- The Straits Times
Singapore’s government is looking to spend almost S$60 billion (US$42 billion) in the 2020 financial year in response to the global Covid-19 pandemic. This is up from the S$55 billion announced less than two weeks ago on March 26.
The additional support – called the Solidarity Budget – was revealed by Finance Minister Heng Swee Keat on Monday (Apr 6) in Parliament.
Heng, who is also Deputy Prime Minister, said he had obtained the President Halimah Yacob in-principle support to draw on an extra S$4b from past reserves. The President had previously already given in-principle support for S$17 billion to be drawn from Past Reserves.
With the latest announcement, the total amount spent on Covid-19 support measures will total $59.9 billion, around 12 per cent of GDP. As a result, Singapore’s budget deficit for 2020 will also increase to S$44.3 billion, which is around 8.9 per cent of GDP.
Of the new support measures announced, S$4 billion will be put into supporting businesses and workers, while S$1.1 billion will be used for the Solidarity Payment, The Straits Times reported.
This one-off payout will provide all Singaporeans 21 years old and above with S$600 in cash. This is made up of a new S$300 payment and S$300 from the Care and Support – Cash payout announced earlier. The money will be credited into the bank accounts of adult Singaporeans by April 14, and those who have not provided their bank details will receive it by cheque at a later date.
Singaporeans who qualify for the higher tiers of the Care and Support package will also receive a further S$300 or S$600 in June, The Straits Times reported.
Other payouts being brought forward to June include the S$300 payout for parents with at least one child 20 years old and below, as well as a S$100 PAssion Card top-up for Singaporeans aged 50 and above that was earlier converted into a cash payment.
But the Finance Minister also noted that not every Singaporean will need the extra cash, and urged Singaporeans to donate to charities or share their payouts with others if they can.
According to Heng, some ministers and MPs have already written to him to decline the payouts, opting to divert the payments to those who need them more.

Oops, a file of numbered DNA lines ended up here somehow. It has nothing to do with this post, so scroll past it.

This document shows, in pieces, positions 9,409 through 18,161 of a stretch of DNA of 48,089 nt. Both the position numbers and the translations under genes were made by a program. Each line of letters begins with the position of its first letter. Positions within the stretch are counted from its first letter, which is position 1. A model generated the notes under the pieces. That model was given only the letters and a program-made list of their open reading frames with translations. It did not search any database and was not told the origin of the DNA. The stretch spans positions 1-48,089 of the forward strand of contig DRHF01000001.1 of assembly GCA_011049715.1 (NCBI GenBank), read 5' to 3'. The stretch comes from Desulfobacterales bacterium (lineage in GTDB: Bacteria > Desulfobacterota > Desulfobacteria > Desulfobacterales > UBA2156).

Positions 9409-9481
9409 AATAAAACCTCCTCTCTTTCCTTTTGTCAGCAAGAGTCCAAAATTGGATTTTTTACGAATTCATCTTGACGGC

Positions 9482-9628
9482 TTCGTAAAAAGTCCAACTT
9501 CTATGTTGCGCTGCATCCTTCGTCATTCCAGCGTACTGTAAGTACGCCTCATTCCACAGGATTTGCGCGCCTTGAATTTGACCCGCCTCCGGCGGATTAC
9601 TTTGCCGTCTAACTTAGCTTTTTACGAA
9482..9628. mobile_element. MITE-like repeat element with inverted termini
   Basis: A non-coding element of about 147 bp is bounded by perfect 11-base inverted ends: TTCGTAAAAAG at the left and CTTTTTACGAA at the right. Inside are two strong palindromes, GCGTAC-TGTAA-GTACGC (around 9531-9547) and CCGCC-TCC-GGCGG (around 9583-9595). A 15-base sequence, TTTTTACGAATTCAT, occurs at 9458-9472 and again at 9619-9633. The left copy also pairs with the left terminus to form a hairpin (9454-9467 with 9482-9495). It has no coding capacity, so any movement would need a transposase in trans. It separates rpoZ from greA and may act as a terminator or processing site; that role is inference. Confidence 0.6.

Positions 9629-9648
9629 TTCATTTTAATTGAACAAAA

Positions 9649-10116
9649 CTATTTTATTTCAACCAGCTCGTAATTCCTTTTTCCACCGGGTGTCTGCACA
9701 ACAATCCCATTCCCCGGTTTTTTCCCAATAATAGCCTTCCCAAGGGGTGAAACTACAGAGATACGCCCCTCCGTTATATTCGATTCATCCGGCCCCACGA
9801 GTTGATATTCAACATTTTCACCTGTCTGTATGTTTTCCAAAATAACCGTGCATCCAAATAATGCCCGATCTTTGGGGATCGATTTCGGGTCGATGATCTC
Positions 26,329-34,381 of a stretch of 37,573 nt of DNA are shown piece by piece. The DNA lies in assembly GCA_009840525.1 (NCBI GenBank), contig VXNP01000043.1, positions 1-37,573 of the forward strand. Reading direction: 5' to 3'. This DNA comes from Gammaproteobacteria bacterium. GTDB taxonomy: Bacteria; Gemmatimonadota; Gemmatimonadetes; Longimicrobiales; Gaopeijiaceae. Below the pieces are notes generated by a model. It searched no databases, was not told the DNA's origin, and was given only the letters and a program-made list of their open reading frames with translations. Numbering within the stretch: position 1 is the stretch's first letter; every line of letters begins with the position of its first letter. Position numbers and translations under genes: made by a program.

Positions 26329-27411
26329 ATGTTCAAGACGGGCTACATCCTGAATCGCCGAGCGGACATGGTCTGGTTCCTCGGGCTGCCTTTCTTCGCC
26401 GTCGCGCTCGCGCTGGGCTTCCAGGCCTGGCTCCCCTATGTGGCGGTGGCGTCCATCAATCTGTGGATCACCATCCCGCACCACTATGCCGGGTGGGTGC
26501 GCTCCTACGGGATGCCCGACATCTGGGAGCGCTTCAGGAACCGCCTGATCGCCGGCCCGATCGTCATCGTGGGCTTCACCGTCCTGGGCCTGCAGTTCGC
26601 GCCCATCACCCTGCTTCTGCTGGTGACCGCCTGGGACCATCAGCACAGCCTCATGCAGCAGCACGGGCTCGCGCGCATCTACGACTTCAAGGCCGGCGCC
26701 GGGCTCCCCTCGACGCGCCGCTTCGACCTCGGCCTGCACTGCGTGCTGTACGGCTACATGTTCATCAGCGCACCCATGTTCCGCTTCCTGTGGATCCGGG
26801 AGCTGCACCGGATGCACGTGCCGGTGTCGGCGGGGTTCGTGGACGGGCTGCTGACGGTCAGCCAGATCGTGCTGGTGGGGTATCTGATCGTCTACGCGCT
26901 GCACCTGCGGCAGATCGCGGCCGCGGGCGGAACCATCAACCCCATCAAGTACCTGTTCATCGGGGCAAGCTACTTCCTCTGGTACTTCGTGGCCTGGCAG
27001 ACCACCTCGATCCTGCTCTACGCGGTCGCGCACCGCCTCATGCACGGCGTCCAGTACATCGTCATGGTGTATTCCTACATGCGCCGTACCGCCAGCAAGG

More people qualify for Self-Employed Person Income Relief Scheme
Two changes to the for Self-Employed Person Income Relief Scheme (Sirs) were also announced on Monday.
The first is the inclusion of self-employed individuals who also earn a “small income” from being employed.
The second is the increase of the Current Annual Value threshold from S$13,000 to S$21,000, so that some self-employed individuals who live in private properties will also be eligible.
According to The Straits Times, around 100,000 self-employed individuals are now automatically eligible to receive three payments of S$3,000 under Sirs, starting from May.
75% wage subsidy for local employees
For those who are employed, the Jobs Support Scheme will be given additional support so that all businesses can have 75 per cent of their local employees’ wages subsidised just for the month of April. This is applicable for the first S$4,600 of gross monthly wages per employee.
The subsidies previously announced were between 25 per cent and 75 per cent, depending on sector. This will resume for the other two payout tranchments in July and October.
In addition, the Government is also waiving the monthly Foreign Worker Levy due in April.
It is also providing a foreign worker levy rebate of S$750 for each work permit or S Pass holder, based on previous levies paid in 2020. This will be paid out from April 21, The Straits Times reported.
More financing support for businesses
Businesses will also be given more financing support, with the Government increasing its risk share of loans under three loan schemes will be increased from 80 per cent to 90 per cent.
The loans are: the Temporary Bridging Loan Programme, the Enterprise Financing Scheme – SME Working Capital Loan, and the Enterprise Financing Scheme – Trade Loan.
This will apply to loans initiated from April 8 until March 31, The Straits Times reported.
- For the first time, ERP rates at almost all gantries, including downtown, will be cut – but LTA says you should still stay home
- Employers who need to cut salaries should apply ‘deeper reductions’ at management and higher-wage levels, National Wages Council’s new guidelines say
- WATCH: Lawrence Wong chokes up while thanking Singapore’s frontline workers battling the coronavirus outbreak